The really long answer to this would be... well... really long. So I'll try to give you some hints (already long-ish).

First of all, be clear on what you require your controller to do well. Note: if you buy a digital piano as a controller, and want to also be able to send MIDI to the piano to be played through its internal sounds, there is a two-way stream to consider.

MIDI is a stream of messages (a.k.a. 'events'), each containing a 'command' (a.k.a. 'status'), a key number and a value. Generally speaking, that is. So you want your controller/piano to be able to send (and in the two-way case also receive) the commands and values/value ranges as you need them to be. Manuals have, or should have, tables (usually in an appendix) showing you the 'MIDI Implementation' for the respective controller/piano. If applicable, you see columns for the outbound as well as inbound MIDI messages (which by the way can differ quite a bit).

So for instance. A modern MIDI implementation uses separate commands for note-on and note-off. Older implementations (e.g. as found on the Yamaha P45) use the note-on command for note-off messages as well, with a velocity value of 0 (zero) indicating the note-off. While this usually still works today, in such a configuration you could never send a note-off velocity to your VST. With the separate note-off command, all velocities can be sent (only if actually implemented!), such as e.g. the Roland FP series do (and many others nowadays, as I assume/would hope).

Concerning pedals, does the controller/piano send on/off only? Or a mid-position value as well? Or a proper continuously variable 0--127 range? Which pedals are implemented (sustain a.k.a. damper/sostenuto/una corda a.k.a. soft/and possibly others)?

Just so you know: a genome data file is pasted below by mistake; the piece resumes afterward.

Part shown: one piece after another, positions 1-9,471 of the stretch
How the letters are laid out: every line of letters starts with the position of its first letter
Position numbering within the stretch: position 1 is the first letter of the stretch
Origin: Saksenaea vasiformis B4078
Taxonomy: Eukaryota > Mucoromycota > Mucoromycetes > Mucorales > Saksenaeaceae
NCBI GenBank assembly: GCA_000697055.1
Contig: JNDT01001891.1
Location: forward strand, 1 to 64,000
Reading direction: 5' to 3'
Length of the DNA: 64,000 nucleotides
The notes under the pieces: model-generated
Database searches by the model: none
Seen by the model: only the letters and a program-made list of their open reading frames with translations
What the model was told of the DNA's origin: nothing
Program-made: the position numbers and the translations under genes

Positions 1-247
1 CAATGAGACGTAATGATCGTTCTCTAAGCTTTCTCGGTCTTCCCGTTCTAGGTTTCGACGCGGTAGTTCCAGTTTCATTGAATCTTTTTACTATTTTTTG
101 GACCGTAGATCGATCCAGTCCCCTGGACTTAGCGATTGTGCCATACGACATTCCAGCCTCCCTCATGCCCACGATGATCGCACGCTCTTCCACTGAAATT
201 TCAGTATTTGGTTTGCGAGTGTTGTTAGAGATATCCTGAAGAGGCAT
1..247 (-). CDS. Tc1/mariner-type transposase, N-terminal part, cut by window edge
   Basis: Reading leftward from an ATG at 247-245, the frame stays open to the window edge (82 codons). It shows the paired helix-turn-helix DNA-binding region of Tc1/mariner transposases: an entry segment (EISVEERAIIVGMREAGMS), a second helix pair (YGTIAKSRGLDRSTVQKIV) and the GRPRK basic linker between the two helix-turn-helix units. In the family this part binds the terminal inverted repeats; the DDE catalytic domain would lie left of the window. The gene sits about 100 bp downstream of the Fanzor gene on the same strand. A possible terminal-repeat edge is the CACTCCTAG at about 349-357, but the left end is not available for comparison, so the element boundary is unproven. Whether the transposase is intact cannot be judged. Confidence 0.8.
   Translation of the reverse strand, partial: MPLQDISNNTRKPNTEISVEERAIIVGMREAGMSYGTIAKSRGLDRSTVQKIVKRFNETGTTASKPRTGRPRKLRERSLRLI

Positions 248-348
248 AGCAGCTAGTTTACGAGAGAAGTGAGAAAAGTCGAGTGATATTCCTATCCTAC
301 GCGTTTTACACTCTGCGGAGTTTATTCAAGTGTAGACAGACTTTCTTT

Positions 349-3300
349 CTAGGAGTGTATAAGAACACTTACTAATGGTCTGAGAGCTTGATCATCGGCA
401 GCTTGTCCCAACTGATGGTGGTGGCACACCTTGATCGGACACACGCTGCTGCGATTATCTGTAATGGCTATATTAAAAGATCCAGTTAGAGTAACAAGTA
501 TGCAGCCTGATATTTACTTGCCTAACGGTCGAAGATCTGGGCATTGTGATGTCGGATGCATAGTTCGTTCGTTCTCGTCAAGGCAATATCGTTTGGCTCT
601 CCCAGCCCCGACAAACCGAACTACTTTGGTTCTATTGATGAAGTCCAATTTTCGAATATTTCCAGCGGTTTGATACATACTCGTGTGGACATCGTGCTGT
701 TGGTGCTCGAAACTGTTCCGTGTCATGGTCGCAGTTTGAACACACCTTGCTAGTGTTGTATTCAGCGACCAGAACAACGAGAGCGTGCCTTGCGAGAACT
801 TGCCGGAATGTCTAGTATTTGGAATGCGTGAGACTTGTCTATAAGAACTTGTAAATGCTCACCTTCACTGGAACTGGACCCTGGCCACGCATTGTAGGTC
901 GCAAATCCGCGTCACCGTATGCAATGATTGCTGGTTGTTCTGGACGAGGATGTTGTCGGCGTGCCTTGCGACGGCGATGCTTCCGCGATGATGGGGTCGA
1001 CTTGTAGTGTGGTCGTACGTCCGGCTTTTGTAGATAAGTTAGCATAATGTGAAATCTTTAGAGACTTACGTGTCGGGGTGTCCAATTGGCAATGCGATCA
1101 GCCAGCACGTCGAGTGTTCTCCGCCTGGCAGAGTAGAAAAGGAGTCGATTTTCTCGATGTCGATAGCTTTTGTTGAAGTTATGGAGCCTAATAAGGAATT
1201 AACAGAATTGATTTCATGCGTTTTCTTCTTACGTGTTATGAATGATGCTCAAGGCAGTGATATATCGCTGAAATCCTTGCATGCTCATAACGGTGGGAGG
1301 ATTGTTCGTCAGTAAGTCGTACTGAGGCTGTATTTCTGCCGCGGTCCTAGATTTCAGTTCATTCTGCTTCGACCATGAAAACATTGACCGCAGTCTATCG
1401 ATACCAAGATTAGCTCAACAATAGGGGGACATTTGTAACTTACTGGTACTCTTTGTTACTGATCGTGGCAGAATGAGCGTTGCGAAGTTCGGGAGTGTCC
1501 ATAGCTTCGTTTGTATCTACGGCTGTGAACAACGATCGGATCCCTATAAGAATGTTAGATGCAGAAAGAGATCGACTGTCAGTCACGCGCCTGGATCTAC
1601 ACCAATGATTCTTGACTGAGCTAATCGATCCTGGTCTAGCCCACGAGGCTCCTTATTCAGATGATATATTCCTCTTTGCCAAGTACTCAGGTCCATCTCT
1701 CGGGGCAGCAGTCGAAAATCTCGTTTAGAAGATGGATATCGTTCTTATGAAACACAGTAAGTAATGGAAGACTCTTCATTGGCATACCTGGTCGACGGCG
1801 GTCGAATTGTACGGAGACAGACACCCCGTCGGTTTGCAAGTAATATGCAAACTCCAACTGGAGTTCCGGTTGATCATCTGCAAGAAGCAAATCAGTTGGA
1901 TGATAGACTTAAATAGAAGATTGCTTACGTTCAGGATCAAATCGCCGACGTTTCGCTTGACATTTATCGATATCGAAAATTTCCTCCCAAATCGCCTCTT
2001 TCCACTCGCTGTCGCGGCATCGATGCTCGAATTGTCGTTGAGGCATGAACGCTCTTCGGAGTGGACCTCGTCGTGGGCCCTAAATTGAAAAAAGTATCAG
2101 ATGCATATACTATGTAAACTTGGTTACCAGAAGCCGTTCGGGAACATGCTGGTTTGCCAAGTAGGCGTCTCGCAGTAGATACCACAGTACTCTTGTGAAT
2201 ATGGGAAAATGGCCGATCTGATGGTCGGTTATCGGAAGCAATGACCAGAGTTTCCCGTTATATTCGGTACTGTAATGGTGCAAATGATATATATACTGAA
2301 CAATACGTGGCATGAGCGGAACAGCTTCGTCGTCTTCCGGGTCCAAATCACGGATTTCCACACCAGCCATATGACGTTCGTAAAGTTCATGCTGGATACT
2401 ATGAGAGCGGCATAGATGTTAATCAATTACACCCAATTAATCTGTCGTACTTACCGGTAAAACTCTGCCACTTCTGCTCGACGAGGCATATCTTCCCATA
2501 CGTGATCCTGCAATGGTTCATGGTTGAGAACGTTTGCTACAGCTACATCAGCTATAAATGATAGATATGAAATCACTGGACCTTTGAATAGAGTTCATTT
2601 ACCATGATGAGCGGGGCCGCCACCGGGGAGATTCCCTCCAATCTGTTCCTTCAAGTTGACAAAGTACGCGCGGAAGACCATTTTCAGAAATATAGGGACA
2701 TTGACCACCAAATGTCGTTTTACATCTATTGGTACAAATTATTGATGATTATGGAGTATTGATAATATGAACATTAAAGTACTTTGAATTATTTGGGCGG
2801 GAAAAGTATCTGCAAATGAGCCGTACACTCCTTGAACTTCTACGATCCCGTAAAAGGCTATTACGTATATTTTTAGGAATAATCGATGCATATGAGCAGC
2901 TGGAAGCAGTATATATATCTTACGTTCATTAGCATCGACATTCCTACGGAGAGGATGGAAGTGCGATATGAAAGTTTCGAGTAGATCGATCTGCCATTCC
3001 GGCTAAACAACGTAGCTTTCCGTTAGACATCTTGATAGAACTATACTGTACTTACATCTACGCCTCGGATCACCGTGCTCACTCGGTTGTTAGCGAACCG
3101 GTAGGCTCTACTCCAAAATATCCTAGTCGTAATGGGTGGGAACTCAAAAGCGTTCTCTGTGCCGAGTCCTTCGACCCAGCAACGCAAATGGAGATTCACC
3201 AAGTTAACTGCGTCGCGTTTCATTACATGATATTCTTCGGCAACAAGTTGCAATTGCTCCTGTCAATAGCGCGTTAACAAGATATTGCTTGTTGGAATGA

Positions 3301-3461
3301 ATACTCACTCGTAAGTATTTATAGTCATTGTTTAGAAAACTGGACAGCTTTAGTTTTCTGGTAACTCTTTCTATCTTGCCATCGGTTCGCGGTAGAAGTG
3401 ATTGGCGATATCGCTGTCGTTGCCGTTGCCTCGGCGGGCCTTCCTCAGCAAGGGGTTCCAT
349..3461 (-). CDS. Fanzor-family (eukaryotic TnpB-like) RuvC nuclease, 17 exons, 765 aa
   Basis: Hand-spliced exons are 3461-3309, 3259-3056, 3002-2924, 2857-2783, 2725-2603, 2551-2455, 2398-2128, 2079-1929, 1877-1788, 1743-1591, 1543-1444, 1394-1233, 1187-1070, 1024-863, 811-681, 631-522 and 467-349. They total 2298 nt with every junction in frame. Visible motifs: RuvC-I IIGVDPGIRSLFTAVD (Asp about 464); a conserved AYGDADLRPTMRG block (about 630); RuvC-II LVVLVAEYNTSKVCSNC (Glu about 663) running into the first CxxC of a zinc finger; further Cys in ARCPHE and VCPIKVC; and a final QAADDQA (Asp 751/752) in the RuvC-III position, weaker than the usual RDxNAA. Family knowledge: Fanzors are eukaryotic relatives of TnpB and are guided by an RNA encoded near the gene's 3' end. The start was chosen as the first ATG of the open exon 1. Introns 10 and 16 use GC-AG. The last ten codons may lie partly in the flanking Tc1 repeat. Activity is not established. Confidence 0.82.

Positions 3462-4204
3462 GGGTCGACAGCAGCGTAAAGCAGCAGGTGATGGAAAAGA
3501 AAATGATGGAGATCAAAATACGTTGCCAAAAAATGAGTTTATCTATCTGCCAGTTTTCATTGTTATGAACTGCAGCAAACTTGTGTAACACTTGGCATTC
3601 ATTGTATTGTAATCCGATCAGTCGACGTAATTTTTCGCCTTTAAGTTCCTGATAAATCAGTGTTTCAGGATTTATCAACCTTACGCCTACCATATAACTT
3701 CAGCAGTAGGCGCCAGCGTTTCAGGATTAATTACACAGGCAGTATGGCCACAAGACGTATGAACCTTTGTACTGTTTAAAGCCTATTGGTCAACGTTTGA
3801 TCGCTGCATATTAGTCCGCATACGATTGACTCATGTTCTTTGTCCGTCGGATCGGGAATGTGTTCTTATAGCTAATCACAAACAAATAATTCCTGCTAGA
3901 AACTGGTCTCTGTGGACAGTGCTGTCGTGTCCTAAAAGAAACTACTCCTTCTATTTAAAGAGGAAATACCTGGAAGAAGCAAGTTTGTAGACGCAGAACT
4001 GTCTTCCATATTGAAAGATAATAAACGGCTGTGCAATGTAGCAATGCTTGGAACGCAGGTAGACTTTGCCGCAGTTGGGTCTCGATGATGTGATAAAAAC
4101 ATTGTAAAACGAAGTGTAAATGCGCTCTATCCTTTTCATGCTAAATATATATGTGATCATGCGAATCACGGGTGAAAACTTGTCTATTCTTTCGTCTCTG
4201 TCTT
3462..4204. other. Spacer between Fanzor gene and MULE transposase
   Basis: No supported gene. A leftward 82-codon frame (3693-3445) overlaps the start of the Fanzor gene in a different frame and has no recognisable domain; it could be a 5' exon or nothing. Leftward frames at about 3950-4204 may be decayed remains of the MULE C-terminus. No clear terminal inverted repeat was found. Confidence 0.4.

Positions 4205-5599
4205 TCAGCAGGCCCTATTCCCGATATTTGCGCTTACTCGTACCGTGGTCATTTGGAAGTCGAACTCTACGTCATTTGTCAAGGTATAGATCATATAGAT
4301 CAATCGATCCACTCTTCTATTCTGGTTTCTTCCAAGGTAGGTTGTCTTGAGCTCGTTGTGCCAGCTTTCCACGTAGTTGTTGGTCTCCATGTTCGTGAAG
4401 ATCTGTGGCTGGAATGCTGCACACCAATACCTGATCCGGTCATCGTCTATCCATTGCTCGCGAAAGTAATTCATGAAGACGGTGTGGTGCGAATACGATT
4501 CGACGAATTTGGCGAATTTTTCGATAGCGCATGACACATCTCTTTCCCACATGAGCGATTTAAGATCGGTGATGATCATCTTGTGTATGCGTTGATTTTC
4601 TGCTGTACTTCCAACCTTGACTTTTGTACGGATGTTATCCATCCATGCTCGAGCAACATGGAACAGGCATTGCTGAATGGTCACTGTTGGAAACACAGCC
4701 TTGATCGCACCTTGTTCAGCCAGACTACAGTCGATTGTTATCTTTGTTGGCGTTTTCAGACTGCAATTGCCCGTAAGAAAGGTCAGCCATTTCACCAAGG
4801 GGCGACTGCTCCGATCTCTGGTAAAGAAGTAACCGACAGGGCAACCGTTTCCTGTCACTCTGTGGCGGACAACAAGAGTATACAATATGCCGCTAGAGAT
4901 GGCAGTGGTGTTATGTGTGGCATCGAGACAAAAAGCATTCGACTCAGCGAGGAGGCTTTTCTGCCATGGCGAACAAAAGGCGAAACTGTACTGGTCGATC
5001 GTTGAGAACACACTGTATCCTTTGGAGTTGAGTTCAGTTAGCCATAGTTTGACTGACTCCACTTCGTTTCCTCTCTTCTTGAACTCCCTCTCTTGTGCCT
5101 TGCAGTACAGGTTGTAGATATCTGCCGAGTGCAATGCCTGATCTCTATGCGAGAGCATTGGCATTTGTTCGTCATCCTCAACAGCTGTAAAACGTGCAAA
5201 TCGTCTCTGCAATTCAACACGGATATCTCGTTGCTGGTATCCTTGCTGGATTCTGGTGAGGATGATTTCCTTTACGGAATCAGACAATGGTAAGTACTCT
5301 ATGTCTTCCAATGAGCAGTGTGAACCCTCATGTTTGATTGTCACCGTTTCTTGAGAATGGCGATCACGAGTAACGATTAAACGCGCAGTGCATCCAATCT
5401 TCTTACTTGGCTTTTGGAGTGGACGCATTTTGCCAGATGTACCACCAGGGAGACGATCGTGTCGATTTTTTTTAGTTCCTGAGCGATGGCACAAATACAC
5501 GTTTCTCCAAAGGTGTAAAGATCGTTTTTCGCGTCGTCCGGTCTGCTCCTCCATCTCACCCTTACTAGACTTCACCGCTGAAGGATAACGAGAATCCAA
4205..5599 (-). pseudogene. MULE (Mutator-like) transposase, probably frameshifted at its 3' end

Concerning aftertouch (although seldomly found in digital pianos, if at all), is it 'per key' or is it on/off for the whole keyboard at once?

So with this I hope to convey that there are many details (the ones I mention here are just a few, albeit important ones) to carefully consider when it comes to each specific controller/piano's MIDI behavior. It really demands and deserves careful study and consideration.

One last caveat: The implementation tables can't and/or don't tell the whole story. Again with the P45 as an example: the table may tell you the velocities are in the range 1--127. Unfortunately that doesn't mean that the piano actually sends out neat gradual velocity messages using all of the fine grain this range would/should offer. Instead, the range may be limited in reality, often not exploiting the upper part of the range and sometimes coarsely 'stepping' through a limited number of velocity values that are actually used.

The latter can only be learned through testing and/or, as I did, from... drumroll... fellow Piano Worlders.

Cheers and happy studying,

HZ


As always, great post! Thanks for this, now I could probably have a another reason to justify purchasing an FP-30


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Hello,

@MarieJ quite sensibly advised to check MIDI implementations and I seconded that for, from my own experiences, I know how important that is.

Then, wanting to answer @Archipelago's follow up question about this, I gave quite a bit of my time this evening to write a useful answer. The information in that comment is based on real-world findings; for one thing I'm glad that I did that MIDI homework last year, otherwise I may well have ended up with an instrument that had disappointed me.

I certainly do not second the way @anotherscott waves most of this away as unimportant.

A year ago I knew not very much about MIDI, but as said I did the homework and am glad I did, for now I have a piano setup that acts exactly as I want it to, and I have a proper understanding of how it all works and I can rest assured I know what I am doing and how to fix issues should there be any.

This will do for this conversation as far as I am concerned.

Cheers,

HZ

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Best Tuner for singing?